Old ruins, new world
Lest we remember
Editor Simon Denison
Reviewed by Paul Bidwell
At first sight there could scarcely be two more dissimilar books on the same topic, one a classic archaeological account of Hadrian's Wall, first published in 1976 and now appearing in its fourth edition, and the other a history of the Wall as an ancient monument and a contribution to the growing literature of heritage studies.
But there is a strong connection between the two. Breeze and Dobson's book stands at the end of a century-long tradition of archaeological research designed to unravel the uniquely complicated history of the frontier works. Ewin describes a new world where the Wall is dominated by the sometimes conflicting demands of conservation and tourism, with archaeological research now one of many tools used to achieve the policies of planners, tourism promoters and heritage agencies. She also looks back, sometimes disapprovingly, to the era of research that made Breeze and Dobson's book possible.
This latest revision by Breeze and Dobson, respectively Chief Inspector of Ancient Monuments at Historic Scotland and former Reader in Archaeology at Durham University, has been thorough but discriminating. Usually it results in no more than changes of emphasis. There is only one instance of wholesale demolition when, following the ideas of N Hodgson, the second period of the Antonine Wall disappears. It is sad to see some things go, particularly their succinct summation of the final phase: 'The soldiers of the Wall returned to the soil from which they had sprung'.
In the more detailed alterations we find a growing uncertainty about much that once seemed beyond dispute, ranging from the identity of legions building particular stretches of the Wall to the function of milecastles. These doubts, though, are not enough to cloud their vision of the Wall, as clear in the latest edition as in the first. The Wall was built to control movement across its line and not for defence. There was opposition to the Roman presence in the North but it had little influence on frontier policy. When military problems arose, the response was immediate and effective. Major changes on the frontier were caused by events elsewhere in the Empire, the death of an emperor and subsequent change of policy or the outbreak of war in another province. These views are not beyond dispute, however. Others are more willing to attribute changes in frontier policy to troubles in Britain.
Ewin, a Lecturer at St Martin's College Lancaster, is interested in how the Wall developed as a destination for tourism, and in its cultural history. She contrasts the presentation of sites in the care of state agencies unfavourably with those such as Vindolanda which have been interpreted with greater imagination and enthusiasm. This is not entirely fair. Sites such as Housesteads and Chesters had been excavated and laid out long before they came under state control and it is understandable that agencies chiefly concerned with conservation should leave them largely unaltered.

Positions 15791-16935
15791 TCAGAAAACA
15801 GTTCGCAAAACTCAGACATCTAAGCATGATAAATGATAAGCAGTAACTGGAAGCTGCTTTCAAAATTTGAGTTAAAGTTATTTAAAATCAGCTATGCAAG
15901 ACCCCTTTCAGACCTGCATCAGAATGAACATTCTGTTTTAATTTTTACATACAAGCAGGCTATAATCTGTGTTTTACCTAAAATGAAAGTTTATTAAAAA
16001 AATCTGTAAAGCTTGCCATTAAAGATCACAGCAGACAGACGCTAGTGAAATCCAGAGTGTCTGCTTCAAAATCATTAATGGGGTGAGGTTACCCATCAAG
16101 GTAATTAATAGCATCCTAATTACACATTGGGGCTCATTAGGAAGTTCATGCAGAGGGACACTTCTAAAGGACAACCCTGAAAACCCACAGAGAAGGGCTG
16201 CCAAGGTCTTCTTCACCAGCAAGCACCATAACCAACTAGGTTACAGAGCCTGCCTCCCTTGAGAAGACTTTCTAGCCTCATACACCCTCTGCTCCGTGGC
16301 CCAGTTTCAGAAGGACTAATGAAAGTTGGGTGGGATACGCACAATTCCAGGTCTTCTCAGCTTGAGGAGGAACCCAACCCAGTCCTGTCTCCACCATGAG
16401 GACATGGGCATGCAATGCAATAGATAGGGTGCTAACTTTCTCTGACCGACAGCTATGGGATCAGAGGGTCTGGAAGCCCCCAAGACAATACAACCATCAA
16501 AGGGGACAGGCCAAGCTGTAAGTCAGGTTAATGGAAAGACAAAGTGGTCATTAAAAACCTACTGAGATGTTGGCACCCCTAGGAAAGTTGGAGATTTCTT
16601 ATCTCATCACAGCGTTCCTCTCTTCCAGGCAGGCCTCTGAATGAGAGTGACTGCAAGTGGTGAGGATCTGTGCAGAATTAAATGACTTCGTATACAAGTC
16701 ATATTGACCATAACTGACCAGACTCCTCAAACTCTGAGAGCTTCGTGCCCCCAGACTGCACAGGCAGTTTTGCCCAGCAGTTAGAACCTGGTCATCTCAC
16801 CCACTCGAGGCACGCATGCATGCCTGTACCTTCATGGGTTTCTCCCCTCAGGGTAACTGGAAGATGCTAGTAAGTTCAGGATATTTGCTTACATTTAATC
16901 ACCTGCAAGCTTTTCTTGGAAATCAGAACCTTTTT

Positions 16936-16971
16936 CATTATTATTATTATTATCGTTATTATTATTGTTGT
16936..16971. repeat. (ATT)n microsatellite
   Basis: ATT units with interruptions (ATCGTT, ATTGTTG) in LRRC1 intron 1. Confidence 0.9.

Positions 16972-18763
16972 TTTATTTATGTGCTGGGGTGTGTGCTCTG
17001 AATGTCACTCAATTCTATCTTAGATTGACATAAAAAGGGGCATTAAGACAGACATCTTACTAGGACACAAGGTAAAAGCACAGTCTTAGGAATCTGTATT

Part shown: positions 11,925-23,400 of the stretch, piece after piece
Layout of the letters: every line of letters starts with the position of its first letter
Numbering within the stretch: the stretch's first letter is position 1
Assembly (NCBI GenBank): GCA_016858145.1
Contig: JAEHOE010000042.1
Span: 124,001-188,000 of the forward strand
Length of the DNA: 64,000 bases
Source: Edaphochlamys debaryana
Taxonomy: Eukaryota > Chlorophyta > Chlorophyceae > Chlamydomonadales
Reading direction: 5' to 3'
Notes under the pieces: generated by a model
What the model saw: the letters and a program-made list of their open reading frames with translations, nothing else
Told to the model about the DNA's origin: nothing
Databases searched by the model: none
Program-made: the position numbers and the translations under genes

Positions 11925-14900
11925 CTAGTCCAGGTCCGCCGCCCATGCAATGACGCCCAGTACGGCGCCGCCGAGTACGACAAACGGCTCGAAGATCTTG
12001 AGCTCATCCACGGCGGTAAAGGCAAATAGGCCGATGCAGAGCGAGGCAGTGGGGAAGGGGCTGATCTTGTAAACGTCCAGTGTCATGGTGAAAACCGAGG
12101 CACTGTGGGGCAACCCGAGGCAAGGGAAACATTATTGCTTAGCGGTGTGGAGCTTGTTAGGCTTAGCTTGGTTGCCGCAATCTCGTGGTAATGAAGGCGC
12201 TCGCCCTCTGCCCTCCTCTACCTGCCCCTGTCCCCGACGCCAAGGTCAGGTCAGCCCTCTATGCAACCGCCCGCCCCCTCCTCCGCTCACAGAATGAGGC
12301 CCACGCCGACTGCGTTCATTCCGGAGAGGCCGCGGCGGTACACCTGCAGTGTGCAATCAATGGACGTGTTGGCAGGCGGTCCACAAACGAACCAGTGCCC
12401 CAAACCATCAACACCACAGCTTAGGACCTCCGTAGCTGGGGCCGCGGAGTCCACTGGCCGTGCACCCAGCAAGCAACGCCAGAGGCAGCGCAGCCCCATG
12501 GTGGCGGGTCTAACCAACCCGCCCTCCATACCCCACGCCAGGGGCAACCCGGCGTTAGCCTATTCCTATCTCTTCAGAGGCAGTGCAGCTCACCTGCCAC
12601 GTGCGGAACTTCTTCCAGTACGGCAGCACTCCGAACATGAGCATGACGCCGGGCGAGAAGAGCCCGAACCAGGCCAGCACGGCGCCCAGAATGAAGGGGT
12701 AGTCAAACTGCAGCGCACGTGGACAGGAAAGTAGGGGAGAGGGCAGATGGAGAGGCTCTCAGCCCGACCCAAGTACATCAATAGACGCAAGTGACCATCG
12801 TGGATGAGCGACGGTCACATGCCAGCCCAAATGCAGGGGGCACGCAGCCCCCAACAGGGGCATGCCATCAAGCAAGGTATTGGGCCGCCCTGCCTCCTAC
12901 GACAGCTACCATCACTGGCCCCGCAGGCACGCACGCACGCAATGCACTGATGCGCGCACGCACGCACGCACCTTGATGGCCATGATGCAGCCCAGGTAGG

Although the scope of this small book is wide, it sometimes misses the point. Archaeological research is seen as having been a dilettante pursuit until the rise of the universities which, she says darkly, carried out excavations 'for their own purposes'. This is a travesty of one of the greatest programmes of problem-solving excavation undertaken anywhere in the world, which was started by the Victorians in a spirit of scholarly enquiry and carried forward with ever greater technical skill down to the 1940s. It is central to the story of Hadrian's Wall and as much of interest to visitors as anything else. Without its continuation the doubts and uncertainties which have accumulated through the successive editions of Breeze and Dobson's book will multiply.
We will never understand the entire history of the Wall, but if we are forced to rely entirely on the knowledge of previous generations, with all their preconceptions and blindspots, the results will be catastrophic. Eventually there will be a general realisation that the narrative presented in museums and at archaeological sites has become old, stale and unbelievable. Everyone will be the loser.
Paul Birdwell is the Head of Archaeology for Tyne & Wear museums
Reviewed by Paul Pettitt
Neanderthals are big business. They almost rival Darwin for the amount of literature generated about them. As debate continues to rage in academic circles as to whether or not modern humans were responsible for Neanderthal extinction, the media and popular press have tagged along in recent years with a number of programs and books ranging from the entertaining (Ian Tattersall's The Last Neanderthal) to the truly execrable (Paul Jordan's Neanderthal). Palmer's offering falls into the former category, and I can recommend it as a useful introduction to the world of the Neanderthals for the layman and student alike. His background in academic geology, and familiarity with science writing in geological and archaeological fields, has enabled him to create an intelligent narrative that is highly informative yet not patronising.
This is a tie-in with Channel 4's Neanderthal originally broadcast last autumn, and due for repeat alongside